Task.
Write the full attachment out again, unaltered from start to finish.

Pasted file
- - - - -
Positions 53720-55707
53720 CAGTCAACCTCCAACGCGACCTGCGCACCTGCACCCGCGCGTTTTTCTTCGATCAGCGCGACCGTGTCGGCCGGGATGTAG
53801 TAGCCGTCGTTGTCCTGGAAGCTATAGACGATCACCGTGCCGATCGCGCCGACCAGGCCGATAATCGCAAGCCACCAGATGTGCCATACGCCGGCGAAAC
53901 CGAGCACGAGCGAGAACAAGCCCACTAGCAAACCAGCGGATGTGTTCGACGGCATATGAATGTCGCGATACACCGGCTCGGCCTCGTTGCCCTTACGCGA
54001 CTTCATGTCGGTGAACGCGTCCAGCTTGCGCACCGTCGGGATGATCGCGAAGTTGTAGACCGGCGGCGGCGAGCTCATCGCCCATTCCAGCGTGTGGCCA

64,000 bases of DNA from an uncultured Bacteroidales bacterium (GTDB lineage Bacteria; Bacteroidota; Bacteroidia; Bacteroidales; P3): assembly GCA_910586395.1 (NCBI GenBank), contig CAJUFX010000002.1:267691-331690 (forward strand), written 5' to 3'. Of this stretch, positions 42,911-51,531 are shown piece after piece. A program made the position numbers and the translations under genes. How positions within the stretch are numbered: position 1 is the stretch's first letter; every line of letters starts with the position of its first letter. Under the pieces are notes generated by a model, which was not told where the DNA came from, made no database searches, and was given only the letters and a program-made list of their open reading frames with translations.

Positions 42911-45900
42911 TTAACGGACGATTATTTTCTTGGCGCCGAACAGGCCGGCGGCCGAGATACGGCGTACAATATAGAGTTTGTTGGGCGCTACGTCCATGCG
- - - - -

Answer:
Positions 53720-55707
53720 CAGTCAACCTCCAACGCGACCTGCGCACCTGCACCCGCGCGTTTTTCTTCGATCAGCGCGACCGTGTCGGCCGGGATGTAG
53801 TAGCCGTCGTTGTCCTGGAAGCTATAGACGATCACCGTGCCGATCGCGCCGACCAGGCCGATAATCGCAAGCCACCAGATGTGCCATACGCCGGCGAAAC
53901 CGAGCACGAGCGAGAACAAGCCCACTAGCAAACCAGCGGATGTGTTCGACGGCATATGAATGTCGCGATACACCGGCTCGGCCTCGTTGCCCTTACGCGA
54001 CTTCATGTCGGTGAACGCGTCCAGCTTGCGCACCGTCGGGATGATCGCGAAGTTGTAGACCGGCGGCGGCGAGCTCATCGCCCATTCCAGCGTGTGGCCA

64,000 bases of DNA from an uncultured Bacteroidales bacterium (GTDB lineage Bacteria; Bacteroidota; Bacteroidia; Bacteroidales; P3): assembly GCA_910586395.1 (NCBI GenBank), contig CAJUFX010000002.1:267691-331690 (forward strand), written 5' to 3'. Of this stretch, positions 42,911-51,531 are shown piece after piece. A program made the position numbers and the translations under genes. How positions within the stretch are numbered: position 1 is the stretch's first letter; every line of letters starts with the position of its first letter. Under the pieces are notes generated by a model, which was not told where the DNA came from, made no database searches, and was given only the letters and a program-made list of their open reading frames with translations.

Positions 42911-45900
42911 TTAACGGACGATTATTTTCTTGGCGCCGAACAGGCCGGCGGCCGAGATACGGCGTACAATATAGAGTTTGTTGGGCGCTACGTCCATGCG